Tyler J. VanderWeele
Professor of Epidemiology in the Departments of Epidemiology and Biostatistics at the Harvard T.H. Chan School of Public Health
Tyler J. VanderWeele, Ph.D., is the John L. Loeb and Frances Lehman Loeb Professor of Epidemiology in the Departments of Epidemiology and Biostatistics at the Harvard T.H. Chan School of Public Health, and Director of the Human Flourishing Program and Co-Director of the Initiative on Health, Religion and Spirituality at Harvard University. He holds degrees from the University of Oxford, University of Pennsylvania, and Harvard University in mathematics, philosophy, theology, finance, and biostatistics. His methodological research is focused on theory and methods for distinguishing between association and causation in the biomedical and social sciences, and, more recently, on measurement theory and the importance of incorporating ideas from causal inference and analytic philosophy into measure development and evaluation. His empirical research spans psychiatric and social epidemiology; the science of happiness and flourishing; and the study of religion and health, including both religion and population health and the role of religion and spirituality in end-of-life care. He is the recipient of the 2017 Presidents’ Award from the Committee of Presidents of Statistical Societies (COPSS). He has published over three hundred papers in peer-reviewed journals, and is author of the books Explanation in Causal Inference (2015) and Measuring Well-Being (2020), both published by Oxford University Press.
>Presentation Topic: Human Flourishing and Education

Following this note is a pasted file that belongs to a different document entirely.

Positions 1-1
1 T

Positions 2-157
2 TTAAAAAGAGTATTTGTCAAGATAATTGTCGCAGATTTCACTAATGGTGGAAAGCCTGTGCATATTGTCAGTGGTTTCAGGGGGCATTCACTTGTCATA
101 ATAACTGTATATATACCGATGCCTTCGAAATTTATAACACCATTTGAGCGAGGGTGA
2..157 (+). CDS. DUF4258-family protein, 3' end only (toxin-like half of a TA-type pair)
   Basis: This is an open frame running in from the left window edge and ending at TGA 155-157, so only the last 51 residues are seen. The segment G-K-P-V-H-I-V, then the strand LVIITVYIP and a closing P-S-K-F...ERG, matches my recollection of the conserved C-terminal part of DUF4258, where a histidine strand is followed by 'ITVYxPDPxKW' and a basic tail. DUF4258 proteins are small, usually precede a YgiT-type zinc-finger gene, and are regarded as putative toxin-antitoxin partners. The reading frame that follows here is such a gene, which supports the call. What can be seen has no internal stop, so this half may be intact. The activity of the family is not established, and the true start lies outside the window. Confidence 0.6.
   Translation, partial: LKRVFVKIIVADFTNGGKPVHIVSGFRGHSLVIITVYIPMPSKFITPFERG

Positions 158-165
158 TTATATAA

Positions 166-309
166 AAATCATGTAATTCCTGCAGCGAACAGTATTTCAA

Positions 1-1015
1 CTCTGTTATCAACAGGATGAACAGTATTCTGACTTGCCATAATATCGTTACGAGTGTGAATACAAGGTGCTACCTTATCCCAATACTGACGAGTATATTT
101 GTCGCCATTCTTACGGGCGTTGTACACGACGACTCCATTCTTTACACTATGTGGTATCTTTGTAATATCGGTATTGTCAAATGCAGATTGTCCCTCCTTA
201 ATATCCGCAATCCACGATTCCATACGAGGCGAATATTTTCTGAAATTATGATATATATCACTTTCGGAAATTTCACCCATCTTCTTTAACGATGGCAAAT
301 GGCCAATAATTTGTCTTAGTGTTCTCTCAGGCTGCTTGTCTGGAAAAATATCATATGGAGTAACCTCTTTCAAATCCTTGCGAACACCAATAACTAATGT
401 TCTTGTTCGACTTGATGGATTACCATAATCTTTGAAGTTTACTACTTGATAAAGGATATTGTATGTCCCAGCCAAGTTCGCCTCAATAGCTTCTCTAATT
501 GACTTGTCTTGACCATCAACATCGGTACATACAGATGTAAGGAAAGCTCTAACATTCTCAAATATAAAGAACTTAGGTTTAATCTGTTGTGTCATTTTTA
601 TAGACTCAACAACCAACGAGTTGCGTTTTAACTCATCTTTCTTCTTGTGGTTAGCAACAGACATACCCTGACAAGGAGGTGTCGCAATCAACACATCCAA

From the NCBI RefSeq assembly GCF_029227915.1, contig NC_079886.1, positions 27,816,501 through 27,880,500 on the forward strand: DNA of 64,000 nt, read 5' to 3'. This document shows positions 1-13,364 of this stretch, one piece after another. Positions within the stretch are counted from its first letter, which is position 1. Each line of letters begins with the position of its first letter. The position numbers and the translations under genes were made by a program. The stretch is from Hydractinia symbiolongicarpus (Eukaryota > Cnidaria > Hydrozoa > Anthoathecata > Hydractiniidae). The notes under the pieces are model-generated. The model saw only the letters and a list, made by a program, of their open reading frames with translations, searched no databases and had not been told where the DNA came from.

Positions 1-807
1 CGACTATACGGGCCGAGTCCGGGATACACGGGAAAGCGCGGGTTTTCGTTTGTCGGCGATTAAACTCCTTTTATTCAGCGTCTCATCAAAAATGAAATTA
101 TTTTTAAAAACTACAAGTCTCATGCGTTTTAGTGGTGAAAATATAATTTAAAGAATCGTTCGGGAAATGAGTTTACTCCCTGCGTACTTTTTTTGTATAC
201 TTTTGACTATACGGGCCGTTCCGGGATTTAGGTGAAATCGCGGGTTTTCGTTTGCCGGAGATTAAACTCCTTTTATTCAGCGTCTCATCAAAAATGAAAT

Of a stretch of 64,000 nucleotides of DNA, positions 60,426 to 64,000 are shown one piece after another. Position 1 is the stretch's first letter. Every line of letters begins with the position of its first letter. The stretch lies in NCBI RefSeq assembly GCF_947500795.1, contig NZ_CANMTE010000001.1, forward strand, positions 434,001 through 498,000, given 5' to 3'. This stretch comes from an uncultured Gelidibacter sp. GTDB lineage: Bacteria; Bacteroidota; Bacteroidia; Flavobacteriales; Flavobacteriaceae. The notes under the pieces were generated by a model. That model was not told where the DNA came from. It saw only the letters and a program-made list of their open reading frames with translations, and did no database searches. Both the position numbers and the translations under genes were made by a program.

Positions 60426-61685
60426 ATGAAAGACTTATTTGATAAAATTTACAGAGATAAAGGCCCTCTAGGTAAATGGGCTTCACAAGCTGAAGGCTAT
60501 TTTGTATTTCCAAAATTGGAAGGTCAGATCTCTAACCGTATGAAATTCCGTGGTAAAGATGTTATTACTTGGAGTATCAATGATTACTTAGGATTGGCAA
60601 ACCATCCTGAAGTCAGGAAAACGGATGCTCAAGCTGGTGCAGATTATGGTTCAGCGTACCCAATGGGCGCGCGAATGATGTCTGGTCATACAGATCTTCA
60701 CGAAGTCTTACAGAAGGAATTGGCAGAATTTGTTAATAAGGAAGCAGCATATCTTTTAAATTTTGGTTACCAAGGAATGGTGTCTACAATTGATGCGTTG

Human flourishing might be understood as a state in which all aspects of a person’s life are good, inclusive of happiness and life satisfaction, physical and mental health, meaning and purpose, character and virtue, and close social relationships. Assessments of flourishing from self-report can be helpful for purposes of reflection, identifying potential areas for growth, and for understanding patterns and trends over time. Various aspects of flourishing can be enhanced by simple activities such as practicing gratitude, or acts of kindness, or working towards forgiveness and these could be incorporated into educational settings. However, to improve other domains of flourishing such as purpose or character or relationships, longer-term commitments and institutional involvement may be critical for the promotion of flourishing. Empirical studies suggest that education is one such crucial pathway for enhancing well-being. Empowering high-quality education for all could powerfully transform societal flourishing. Bringing existing flourishing resources, assessments, and activities into schools and universities could both enhance individual flourishing but also promote the broader communal well-being of educational institutions.